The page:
The Hong Kong government on Tuesday admitted imposing restrictions on Internet access three days after the ban on masks in demonstrations, which has intensified protests to demand the democratization of the local political system.
"The government will not rule out the possibility of banning the Internet," he told AFP news agency Ip Kwok-Im, a member of the Executive Board of the Chinese Special Administrative Region and deputy aligned with the positions of the central Chinese government.
The pro-democracy movement uses online forums and encrypted email to organize protest actions.
Ip Kwok-Im, however, emphasized that restricting Internet access could have negative consequences for Hong Kong.
"I think one of the conditions for implementing the Internet ban would not be to affect Hong Kong companies," said Executive Council member, the advisory body of the head of government, Carrie Lam.
The threat of restrictions on Internet access comes after three days of flashmobs and unauthorized actions that brought tens of thousands of people in various parts of Hong Kong.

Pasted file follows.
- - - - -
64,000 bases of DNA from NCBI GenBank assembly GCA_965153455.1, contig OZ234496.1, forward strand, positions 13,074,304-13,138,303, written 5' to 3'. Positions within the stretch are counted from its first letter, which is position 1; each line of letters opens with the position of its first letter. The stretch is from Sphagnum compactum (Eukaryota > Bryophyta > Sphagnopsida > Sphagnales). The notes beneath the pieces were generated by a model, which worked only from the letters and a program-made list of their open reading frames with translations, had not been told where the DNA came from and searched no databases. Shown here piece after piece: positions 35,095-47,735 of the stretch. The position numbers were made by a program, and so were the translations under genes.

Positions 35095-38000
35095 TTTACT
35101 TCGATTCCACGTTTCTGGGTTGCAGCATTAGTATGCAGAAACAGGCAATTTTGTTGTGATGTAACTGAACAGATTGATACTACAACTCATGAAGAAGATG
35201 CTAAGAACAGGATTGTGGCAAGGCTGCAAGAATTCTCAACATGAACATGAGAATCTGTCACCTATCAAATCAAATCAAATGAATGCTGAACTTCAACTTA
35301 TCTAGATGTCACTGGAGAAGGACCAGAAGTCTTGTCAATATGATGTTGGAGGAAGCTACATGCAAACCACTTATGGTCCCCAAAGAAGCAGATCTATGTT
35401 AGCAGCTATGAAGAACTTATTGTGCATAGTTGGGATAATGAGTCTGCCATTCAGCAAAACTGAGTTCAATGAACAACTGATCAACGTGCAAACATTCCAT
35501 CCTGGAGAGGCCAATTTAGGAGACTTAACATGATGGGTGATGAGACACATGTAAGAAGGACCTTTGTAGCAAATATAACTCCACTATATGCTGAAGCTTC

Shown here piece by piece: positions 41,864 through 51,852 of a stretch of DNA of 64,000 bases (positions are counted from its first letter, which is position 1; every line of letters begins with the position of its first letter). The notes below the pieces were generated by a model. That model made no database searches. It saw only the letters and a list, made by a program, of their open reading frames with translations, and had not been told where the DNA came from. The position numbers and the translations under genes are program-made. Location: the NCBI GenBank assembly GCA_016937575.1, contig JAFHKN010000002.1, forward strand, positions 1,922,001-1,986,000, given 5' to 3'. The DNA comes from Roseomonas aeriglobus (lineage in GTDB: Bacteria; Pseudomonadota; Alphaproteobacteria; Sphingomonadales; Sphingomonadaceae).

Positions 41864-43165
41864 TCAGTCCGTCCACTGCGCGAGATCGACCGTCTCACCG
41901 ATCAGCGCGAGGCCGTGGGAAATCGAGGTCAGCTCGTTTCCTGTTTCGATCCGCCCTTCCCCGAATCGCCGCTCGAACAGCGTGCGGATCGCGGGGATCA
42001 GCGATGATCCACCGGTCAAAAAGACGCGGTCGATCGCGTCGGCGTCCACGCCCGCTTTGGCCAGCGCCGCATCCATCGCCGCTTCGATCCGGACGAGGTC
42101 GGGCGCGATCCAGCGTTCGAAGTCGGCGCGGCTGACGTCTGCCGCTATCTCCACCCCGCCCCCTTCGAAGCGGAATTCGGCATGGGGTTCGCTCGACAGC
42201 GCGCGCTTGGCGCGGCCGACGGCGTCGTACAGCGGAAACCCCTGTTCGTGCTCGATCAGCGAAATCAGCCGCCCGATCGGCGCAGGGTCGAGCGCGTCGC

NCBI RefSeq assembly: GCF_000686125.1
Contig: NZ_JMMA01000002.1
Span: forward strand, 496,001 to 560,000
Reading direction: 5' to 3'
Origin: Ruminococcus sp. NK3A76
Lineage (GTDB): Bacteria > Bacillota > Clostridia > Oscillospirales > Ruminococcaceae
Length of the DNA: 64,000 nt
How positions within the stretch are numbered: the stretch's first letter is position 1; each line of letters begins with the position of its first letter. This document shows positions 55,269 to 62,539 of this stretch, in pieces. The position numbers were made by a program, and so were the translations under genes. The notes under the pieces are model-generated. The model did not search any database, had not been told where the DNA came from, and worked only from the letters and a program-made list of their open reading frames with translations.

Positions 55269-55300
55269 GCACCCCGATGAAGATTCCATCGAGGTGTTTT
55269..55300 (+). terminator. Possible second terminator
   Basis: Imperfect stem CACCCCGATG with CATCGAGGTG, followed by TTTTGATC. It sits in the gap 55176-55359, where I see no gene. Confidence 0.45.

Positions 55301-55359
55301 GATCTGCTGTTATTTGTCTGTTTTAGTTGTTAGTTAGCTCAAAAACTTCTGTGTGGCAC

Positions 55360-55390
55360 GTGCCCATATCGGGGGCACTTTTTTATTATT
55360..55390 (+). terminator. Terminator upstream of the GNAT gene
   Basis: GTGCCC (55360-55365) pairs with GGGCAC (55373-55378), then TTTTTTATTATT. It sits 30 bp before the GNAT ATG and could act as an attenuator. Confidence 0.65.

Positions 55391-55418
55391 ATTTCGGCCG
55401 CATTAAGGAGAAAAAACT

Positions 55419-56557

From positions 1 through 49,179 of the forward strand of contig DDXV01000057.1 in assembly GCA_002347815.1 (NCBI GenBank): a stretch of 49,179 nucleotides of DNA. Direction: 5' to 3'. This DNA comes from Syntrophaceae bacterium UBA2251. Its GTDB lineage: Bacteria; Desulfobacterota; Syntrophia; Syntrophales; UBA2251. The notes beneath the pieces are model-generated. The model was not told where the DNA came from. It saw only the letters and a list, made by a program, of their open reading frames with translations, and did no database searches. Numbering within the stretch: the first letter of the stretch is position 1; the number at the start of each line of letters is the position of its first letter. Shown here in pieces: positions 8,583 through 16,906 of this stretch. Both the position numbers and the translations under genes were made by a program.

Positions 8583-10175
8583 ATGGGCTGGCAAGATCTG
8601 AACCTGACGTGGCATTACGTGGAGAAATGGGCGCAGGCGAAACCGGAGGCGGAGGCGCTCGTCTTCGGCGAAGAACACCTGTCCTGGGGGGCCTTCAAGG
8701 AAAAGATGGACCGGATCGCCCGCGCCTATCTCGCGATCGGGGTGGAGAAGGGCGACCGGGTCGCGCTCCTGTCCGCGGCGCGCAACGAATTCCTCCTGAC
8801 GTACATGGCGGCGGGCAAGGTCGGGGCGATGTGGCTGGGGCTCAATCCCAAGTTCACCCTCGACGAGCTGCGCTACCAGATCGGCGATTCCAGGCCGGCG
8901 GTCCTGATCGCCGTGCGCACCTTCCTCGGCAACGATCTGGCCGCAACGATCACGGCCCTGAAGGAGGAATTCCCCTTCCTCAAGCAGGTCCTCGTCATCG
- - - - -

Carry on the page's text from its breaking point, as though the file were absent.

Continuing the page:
Many subway stations were vandalized by radical groups and much of the network was closed over the weekend. Some stations and stores have not reopened on Monday, a local holiday.
Companies linked to China, including banks, have also been vandalized.
On Monday night, the walls of a Bank of China branch were painted with slogans.
Also at night, radical groups vandalized storefronts, blocked arteries in many neighborhoods, and damaged two subway stations.
Police used tear gas against protesters in at least three locations.
On Monday afternoon, demonstrations by masked protesters took place in several shopping centers following the decision taken on Friday to ban covered faces.
Carrie Lam took this step after meeting with the executive board, finding it necessary to end four months of unprecedented protests.